Our friends are awesome, aren’t they?! No matter what, they always seem to have our backs. And that’s the same when it comes to the good bacteria in our guts. These friendly bacteria, better known as ‘probiotics’, are found naturally in fermented foods such as yoghurt, kefir and miso. In the UK we know these as friendly bacteria. These supplements (both pills and powders) are also ubiquitous in health food stores as more and more of us wake up to their potential benefits. Indeed, the market for probiotics is exploding; annual global sales of probiotic supplements was estimated at $3.7 billion in 2016 and is expected to be worth $17.4 billion by 2027 (Harvard Health 2017).
Our guts are home to a range of bacteria. Whilst most of us worry about the potentially harmful ones, we don’t do enough for the good guys . These are true superheroes, helping improve gut immune function and prevent infection (Sizer and Whitney 2017). When we’re healthy, friendly bacteria vastly outnumber unfriendly ones and literally create a barrier against them.
After a course of antibiotics, good bacteria can also help re-establish a healthy gut. Antibiotics indiscriminately kill off bacteria, meaning our good bacteria suffer in addition to the bad bacteria antibiotics are prescribed to treat. This can lead to gas, cramping or diarrhoea. A diet rich in probiotics can minimise these effects and return our gut to a normal, healthy state (Sizer and Whitney 2017).
Probiotics even have the potential to treat inflammatory gut diseases such as IBS (irritable bowel syndrome), ulcerative colitis, and Crohn’s disease. However, so far trials have seen mixed results and more research is needed (Derwa et al. 2017).
Straining off the best
There are tonnes of types of good bacteria out there, each of which function differently. However, the most common are Lactobacillus acidophilus and Bifidobacterium bifidum. You can find these in a range of products, including sour cream, probiotic cereals and infant formula.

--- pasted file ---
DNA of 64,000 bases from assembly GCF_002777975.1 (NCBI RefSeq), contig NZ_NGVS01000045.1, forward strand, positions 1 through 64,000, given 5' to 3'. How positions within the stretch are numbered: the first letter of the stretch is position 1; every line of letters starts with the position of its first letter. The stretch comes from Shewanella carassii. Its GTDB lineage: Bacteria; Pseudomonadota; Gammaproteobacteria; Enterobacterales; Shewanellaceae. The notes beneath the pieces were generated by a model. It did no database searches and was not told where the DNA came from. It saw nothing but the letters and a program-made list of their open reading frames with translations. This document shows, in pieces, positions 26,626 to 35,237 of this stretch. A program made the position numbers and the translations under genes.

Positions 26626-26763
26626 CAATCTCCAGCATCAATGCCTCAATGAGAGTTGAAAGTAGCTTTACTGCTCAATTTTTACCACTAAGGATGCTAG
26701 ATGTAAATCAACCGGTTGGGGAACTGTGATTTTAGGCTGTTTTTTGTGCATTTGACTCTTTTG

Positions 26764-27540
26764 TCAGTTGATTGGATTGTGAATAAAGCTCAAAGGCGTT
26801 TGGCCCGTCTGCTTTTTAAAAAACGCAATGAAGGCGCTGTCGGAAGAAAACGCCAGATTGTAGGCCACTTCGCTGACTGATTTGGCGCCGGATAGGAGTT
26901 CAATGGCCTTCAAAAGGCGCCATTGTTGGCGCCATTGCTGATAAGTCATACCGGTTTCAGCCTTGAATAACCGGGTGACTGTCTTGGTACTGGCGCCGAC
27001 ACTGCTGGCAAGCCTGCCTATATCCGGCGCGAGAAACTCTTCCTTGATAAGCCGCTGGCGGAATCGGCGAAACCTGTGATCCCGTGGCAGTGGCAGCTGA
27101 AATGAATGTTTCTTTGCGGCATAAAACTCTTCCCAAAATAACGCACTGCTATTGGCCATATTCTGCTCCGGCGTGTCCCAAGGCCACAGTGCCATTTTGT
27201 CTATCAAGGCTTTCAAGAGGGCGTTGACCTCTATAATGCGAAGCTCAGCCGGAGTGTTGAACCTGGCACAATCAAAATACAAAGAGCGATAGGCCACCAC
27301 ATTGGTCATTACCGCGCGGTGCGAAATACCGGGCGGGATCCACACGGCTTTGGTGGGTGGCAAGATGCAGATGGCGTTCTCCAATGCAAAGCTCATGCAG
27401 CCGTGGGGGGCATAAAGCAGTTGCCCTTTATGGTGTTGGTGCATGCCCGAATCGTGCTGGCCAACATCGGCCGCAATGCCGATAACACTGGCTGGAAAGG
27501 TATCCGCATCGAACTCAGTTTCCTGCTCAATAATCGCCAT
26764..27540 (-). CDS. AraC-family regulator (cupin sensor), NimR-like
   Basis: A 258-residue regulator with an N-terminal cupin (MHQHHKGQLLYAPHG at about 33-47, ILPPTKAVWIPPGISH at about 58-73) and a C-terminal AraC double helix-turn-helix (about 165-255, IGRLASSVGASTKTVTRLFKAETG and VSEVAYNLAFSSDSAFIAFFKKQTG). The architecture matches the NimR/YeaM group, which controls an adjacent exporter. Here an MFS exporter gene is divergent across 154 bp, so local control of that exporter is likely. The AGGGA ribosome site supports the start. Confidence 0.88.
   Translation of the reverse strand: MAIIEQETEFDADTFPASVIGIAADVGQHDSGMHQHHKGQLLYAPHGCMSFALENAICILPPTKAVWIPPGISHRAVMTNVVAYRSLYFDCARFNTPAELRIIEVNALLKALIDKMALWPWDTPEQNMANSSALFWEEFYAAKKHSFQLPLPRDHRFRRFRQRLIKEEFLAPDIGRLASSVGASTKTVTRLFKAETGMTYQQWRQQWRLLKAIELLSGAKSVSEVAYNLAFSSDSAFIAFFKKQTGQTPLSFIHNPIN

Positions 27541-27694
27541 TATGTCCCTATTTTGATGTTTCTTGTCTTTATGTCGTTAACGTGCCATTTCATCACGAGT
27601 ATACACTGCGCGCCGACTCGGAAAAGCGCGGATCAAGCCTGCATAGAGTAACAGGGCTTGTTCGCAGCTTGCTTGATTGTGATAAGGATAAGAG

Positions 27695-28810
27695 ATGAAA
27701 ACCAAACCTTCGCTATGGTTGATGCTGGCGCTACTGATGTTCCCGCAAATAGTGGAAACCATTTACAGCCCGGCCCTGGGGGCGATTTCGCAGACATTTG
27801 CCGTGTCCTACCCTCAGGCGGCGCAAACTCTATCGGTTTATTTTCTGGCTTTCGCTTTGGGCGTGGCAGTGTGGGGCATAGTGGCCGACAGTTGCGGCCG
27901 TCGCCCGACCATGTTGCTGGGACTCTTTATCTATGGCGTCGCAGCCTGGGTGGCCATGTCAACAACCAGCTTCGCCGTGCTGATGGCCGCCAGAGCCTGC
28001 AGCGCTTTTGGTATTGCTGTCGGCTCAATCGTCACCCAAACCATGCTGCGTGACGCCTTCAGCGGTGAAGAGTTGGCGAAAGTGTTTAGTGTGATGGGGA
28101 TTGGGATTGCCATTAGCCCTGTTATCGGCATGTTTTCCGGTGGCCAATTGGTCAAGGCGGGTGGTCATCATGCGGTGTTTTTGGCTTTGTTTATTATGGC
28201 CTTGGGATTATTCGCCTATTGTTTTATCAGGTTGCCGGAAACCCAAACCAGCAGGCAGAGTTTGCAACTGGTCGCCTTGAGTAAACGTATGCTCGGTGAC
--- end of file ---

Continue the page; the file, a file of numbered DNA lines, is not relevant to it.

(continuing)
All yogurts are required to be treated with Lactobacillus bulgaricus and Streptococcus thermophilus. However, for a yogurt to be considered probiotic, it must contain certain types, including either Lactobacillus acidophilus or Bifidobacterium bifidum.
Creating a good home
It’s our job to ensure our friends feel comfortable. Good bacteria thrive in certain conditions and require specific things to function at their best. For example, heat often kills live active cultures (Terpou et al. 2019). Meanwhile, prebiotics found in foods such as apples, oats and bananas, act as food for our friendly bacteria (Sizer and Whitney 2017). It’s therefore essential we include plenty of these foods in our diets.
Probiotics are our number one cheerleaders and their benefits have been known for centuries. Even the Romans were using fermented milk products to treat digestive disorders (Harvard Health 2017)! The scientific community now agrees regular consumption of probiotics has the potential to vastly improve our health and wellbeing. Whilst more research is needed, we are sold on doing what we can to help our friends and believe a ‘food first’ approach will always outweigh any pill or tablet we take. We also believe in making this as easy and convenient as possible.
Derwa, Y., Gracie, D.J., Hamlin, P.J. and Ford, A.C. (2017) Systematic review with meta‐analysis: the efficacy of probiotics in inflammatory bowel disease. Alimentary pharmacology & therapeutics, 46(4), pp.389-400.
Sizer, F.S. and Whitney, E. (2017) Nutrition Concepts and Controversies 15th Edition. Cengage Learning Inc.
Terpou, A., Papadaki, A., Lappa, I.K., Kachrimanidou, V., Bosnea, L.A. and Kopsahelis, N. (2019) Probiotics in food systems: significance and emerging strategies towards improved viability and delivery of enhanced beneficial value. Nutrients, 11(7), p.1591.